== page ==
TiffTaff Where fashion and technology meet


Trunk Club: 40 Percent of Our Traffic Comes From Mobile

For most guys, shopping for clothes can be a nightmare. Nothing dampers an afternoon faster than cluttered display racks, long lines and high prices. Online shopping isn’t much better. While the selection may be a bigger, the Web experience can actually be option overload.

Trunk Club is shaking up this problem with its unique take on shopping. The company has enlisted an army of personal stylists to select the best threads, and utilizes big data to pick the right items for each of its customers--saving them precious time and money.

And where Trunk Club is especially disrupting online retail is with its mobile app.* There’s no doubt that mobile retail is growing. According to Kleiner Perkins Partner Mary Meeker, 24 percent of all online Black Friday sales last year occurred on a mobile device. Here, Trunk Club is ahead of the curve.

We caught up with Neil Kamireddy, Trunk Club’s director of products, to find out how the company was able to beat industry standards and build a loyal, high-spending mobile following.


Will Mobile Kill the Brick-and-Mortar Retail World?

Macy’s has been aggressively developing its mobile presence since 2009, before many other retailers even knew what mobile was. Since the company introduced its first mobile app, the channel has delivered continued growth in terms of session length, sales conversion rate, average order value and sales penetration to total .com sales.

At the National Retail Federation’s (NRF) 102nd Annual Convention & Expo earlier this year, Macy’s CMO Martine Reardon explained the importance of mobile:

For the millennial, it’s almost expected with technology, so for us not to be there—particularly in the mobile space—you could potentially miss out on the largest segment in the population today. Between QR codes, what we’re doing on Facebook and Instagram that is feeding into our mobile app, what we do with shopkick—everybody is different but that is why personalization becomes so important because there isn’t just one cookie-cutter approach to it.

Macy’s is putting its mobile energy into commerce, omnichannel and marketing. The company succeeds in getting targeted offers into customers’ hands via text messaging, and in bridging the gap between online and offline experiences. In the fall of 2012, for example, Macy’s introduced an app that helped shoppers plan for Black Friday. Features included new offers every five minutes, as well as turn-by-turn GPS directions that allowed shoppers to find sale items in specific store locations.

But Macy's still has a long way to go, and here's how it can improve.


How Mobile Retail App Pose Tracks User Behaviors Across Multiple Devices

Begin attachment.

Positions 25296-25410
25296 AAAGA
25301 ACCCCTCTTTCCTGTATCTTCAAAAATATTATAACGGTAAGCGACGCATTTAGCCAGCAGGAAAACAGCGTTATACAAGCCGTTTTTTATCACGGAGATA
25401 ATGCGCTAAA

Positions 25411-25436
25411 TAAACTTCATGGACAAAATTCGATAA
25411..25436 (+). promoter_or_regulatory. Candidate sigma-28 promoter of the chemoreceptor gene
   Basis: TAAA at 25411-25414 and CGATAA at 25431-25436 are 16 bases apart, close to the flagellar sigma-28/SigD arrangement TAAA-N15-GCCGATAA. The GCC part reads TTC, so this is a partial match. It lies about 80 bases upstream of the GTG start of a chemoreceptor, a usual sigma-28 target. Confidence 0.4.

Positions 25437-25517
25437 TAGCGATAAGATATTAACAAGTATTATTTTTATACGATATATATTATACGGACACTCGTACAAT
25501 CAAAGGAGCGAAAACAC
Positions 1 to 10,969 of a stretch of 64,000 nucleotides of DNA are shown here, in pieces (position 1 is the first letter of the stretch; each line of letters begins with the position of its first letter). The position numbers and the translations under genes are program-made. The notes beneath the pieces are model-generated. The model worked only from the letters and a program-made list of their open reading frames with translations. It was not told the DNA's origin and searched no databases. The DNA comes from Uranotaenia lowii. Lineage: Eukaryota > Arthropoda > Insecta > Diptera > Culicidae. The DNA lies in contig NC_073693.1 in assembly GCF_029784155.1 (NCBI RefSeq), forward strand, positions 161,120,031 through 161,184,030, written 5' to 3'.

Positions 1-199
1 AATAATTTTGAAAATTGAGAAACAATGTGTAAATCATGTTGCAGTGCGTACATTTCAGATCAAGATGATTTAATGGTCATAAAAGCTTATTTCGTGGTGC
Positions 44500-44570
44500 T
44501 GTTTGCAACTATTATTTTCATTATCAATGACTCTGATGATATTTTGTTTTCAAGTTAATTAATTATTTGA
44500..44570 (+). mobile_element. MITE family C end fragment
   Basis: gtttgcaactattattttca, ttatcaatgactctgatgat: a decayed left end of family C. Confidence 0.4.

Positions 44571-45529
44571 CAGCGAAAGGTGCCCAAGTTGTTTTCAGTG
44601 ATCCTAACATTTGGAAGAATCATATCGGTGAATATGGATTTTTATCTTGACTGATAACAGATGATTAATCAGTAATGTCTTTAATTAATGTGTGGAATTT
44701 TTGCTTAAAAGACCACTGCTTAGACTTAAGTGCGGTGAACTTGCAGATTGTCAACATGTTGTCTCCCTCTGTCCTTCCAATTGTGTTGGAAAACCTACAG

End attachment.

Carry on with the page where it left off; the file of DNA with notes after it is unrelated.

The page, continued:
Pose is a desktop and mobile application where thousands of the world’s top fashion and beauty trendsetters share their outfits everyday. On Pose, users can follow the people with style they like, shop their outfits, and create personal collections of the looks they love.

Because Pose has developed applications across multiple platforms (desktop, iOS, Android), the executive team wanted to learn how these apps perform on each platform. The team also wanted more visibility into their users’ behavioral differences on the different platforms. Specifically, Pose wanted to take a closer look at the retention rates of each user segment. For example, did tablet users stay in the app longer than smartphone users? Are there differences in user retention across iOS and Android smartphones? This would guide the development team in designing content specific for the context of each device.


What Sephora Can Teach You About Mobile Retail

Valentine’s Day is tomorrow, the unofficial start of a long weekend of love and romance. Ladies worldwide will want to look their best—whether they’re in a relationship or not.

Fortunately, we live in an age where it’s easier than ever to access your favorite shade of NARS lipstick or signature Chanel perfume. Here's an example: Sephora, one of the world's largest beauty and cosmetics retailer, is leading the way with a mobile strategy that took off with the introduction of Apple’s Passbook in the fall of 2012. And Sephora isn't slowing down anytime soon.

In fact, Sephora is fast becoming a big-brand pioneer when it comes to using a strong mobile strategy to lift user engagement and drive sales from its increasingly loyal customer base. Here's what you can learn from it:


Data Science and the Art of Winning (and Wedding?) in Las Vegas

Data is big—and getting bigger. Thanks to modern technology, we’re facing “data deluge.” And, this access to big data is opening doors for a new (crucial) role in the new economy: the data scientist.

Forbes’ Dan Woods has a great series on data scientists. A couple recent spotlights are Monica Rogati and Daniel Tunkelang, data scientists at LinkedIn. LinkedIn’s data scientists “turn big data into big value, delivering products that delight users and insight that forms business decisions.” It’s this type of “big value” that leads to innovative products like the professional networking company’s “People You May Know” feature.

From medical researchers to social and mobile app developers, we’re all trying to interpret data as fast as we can, to make better business decisions as fast as we can. That’s why people like Rogati and Tunkelang are imperative to bringing much-needed order to the information chaos.

Data scientists give you more focus on the massive amounts of data now available—what slice(s) of data you should be honing in on, what the data is telling you, how to predict what’s going to happen next based on historical data. Data is useless without science.